The inferred phylogenetic relationship among Wolbachia 16S rDNA sequences found in this study and from other hosts is shown in Figure 2 together with the Bayesian posterior clade probabilities (PCP). This analysis suggested that Balloniscus Wolbachia sequences group in Supergroup B, in agreement with previous results obtained from other species of terrestrial isopods (Bouchon et al., 1998, Cordaux et al., 2001, Wiwatanaratanabutr et al., 2009). However, they fell outside the classical terrestrial isopod subclade named Oni clade (which was recovered with Bayesian PCP of 1.00 in this study) (Cordaux et al., 2001).

Wolbachia sequences from Balloniscus grouped in three different positions in the phylogenetic tree (Figure 2): twelve Wolbachia sequences (wSel1, wSel2, wSel3, wSel4, wSel5, wSel6, wSel7, wSel8, wSel9, wSel10, wGla3 and wBal2) formed a cluster with Bayesian PCP 1.00; alternatively, wGla2 and wBal1 formed a small cluster with Baye-sian PCP 0.99; while wGla1 did not group with any other sequence with high support. Interestingly, the Wolbachia sequences obtained from Balloniscus species did not form a monophyletic group, which could be indicative of multiple infections occurring throughout the history of these species.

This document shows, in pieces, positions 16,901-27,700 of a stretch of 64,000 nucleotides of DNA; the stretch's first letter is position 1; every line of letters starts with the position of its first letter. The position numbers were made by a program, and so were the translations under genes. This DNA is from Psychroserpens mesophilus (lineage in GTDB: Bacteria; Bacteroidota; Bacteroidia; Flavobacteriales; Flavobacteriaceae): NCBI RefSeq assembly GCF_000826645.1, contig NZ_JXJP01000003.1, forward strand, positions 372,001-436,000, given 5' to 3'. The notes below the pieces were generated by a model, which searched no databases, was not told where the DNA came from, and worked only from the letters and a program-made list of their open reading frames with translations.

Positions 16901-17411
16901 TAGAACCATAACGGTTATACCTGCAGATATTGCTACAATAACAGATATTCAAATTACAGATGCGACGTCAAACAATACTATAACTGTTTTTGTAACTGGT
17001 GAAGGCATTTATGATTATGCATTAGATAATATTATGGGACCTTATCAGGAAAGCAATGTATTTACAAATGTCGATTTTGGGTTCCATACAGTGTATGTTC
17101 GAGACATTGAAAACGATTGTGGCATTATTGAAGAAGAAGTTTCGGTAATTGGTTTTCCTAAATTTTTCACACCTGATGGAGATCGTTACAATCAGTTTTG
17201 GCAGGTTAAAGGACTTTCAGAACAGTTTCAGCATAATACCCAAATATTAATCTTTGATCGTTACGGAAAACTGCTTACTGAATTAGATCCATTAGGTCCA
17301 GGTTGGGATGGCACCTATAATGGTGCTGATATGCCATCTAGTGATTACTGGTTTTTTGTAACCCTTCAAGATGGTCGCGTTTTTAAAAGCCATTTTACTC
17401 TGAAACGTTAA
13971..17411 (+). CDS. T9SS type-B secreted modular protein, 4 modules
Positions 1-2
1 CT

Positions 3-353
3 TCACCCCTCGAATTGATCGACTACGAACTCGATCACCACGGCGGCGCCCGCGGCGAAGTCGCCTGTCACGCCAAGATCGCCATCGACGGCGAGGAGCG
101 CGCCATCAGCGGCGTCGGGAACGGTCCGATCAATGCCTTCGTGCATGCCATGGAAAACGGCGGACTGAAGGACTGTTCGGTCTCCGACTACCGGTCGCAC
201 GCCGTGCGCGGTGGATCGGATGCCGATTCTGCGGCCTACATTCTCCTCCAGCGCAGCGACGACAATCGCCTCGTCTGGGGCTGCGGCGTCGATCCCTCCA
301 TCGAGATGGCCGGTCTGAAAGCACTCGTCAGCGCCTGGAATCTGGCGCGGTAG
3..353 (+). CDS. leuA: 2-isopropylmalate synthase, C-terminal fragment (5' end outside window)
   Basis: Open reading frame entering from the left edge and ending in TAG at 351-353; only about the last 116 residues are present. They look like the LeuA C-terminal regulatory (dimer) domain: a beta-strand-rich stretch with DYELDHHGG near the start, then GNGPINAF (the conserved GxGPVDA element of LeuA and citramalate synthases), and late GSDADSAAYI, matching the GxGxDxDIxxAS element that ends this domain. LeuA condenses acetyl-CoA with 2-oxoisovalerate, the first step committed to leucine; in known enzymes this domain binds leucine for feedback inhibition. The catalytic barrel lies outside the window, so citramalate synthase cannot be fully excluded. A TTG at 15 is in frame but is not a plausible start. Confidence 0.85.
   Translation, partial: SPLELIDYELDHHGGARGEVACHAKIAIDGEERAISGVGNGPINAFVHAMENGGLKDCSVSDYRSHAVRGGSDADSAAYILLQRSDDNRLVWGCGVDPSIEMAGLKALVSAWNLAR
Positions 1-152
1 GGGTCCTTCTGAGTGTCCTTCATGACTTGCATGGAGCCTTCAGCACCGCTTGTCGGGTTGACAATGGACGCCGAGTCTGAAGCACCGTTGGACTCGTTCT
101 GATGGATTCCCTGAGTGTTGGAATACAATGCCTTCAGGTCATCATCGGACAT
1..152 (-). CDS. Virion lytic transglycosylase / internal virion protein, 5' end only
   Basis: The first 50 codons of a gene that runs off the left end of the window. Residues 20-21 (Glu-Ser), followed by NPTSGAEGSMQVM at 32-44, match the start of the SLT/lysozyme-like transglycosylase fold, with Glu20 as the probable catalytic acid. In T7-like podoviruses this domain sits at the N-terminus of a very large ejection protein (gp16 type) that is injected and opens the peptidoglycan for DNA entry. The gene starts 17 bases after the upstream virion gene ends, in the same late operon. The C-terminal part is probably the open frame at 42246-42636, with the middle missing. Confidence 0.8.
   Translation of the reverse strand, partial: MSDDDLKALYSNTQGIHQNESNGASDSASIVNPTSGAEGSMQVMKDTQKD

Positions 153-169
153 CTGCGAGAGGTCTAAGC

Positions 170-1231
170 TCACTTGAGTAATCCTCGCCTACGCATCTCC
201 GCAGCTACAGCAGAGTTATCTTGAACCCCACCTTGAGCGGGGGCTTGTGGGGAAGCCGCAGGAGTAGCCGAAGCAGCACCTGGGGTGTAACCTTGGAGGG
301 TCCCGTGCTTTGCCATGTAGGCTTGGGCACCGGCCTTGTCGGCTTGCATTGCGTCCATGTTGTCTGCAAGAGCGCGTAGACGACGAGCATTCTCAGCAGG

When compared to an alternative topology where all Wolbachia 16S rDNA sequences from Balloniscus were forced into a monophyletic clade the unconstrained topology (non-monophyly hypothesis) was supported by the Bayes factor analysis by a log10BF of 2.033, which is considered to be strong evidence in favor of a hypothesis. This value can be understood intuitively as a support of ~108:1 in favor of the unconstrained topology. The scenario of multiple infections was also supported in the median-joining network (Supplementary Material Figure S1), since Wolbachia 16S rDNA sequences from Balloniscus were mixed with other sequences found in different species, in such a way that forcing their monophyly would necessarily invoke a number of recurrent mutations. Notably, none of the analyses suggest that the sequences infecting each Balloniscus species form a monophyletic group, even when only species-specific Wolbachia sequences are taken into account.